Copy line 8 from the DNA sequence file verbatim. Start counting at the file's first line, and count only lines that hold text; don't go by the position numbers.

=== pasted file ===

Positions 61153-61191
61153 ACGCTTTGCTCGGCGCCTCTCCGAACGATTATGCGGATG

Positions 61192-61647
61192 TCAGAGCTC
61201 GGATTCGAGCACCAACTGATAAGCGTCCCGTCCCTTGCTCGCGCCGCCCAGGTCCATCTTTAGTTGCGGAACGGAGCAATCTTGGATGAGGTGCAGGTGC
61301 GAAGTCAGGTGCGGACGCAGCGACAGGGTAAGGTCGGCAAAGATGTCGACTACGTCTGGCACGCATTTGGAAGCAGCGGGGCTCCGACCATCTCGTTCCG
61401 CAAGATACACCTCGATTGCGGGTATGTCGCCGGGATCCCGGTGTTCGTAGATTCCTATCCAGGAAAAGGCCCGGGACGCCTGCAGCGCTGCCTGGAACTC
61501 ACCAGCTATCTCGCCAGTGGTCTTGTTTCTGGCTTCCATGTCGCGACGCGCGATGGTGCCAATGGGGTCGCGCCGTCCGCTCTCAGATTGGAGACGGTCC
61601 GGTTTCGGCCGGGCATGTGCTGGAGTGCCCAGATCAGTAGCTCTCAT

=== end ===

61501 ACCAGCTATCTCGCCAGTGGTCTTGTTTCTGGCTTCCATGTCGCGACGCGCGATGGTGCCAATGGGGTCGCGCCGTCCGCTCTCAGATTGGAGACGGTCC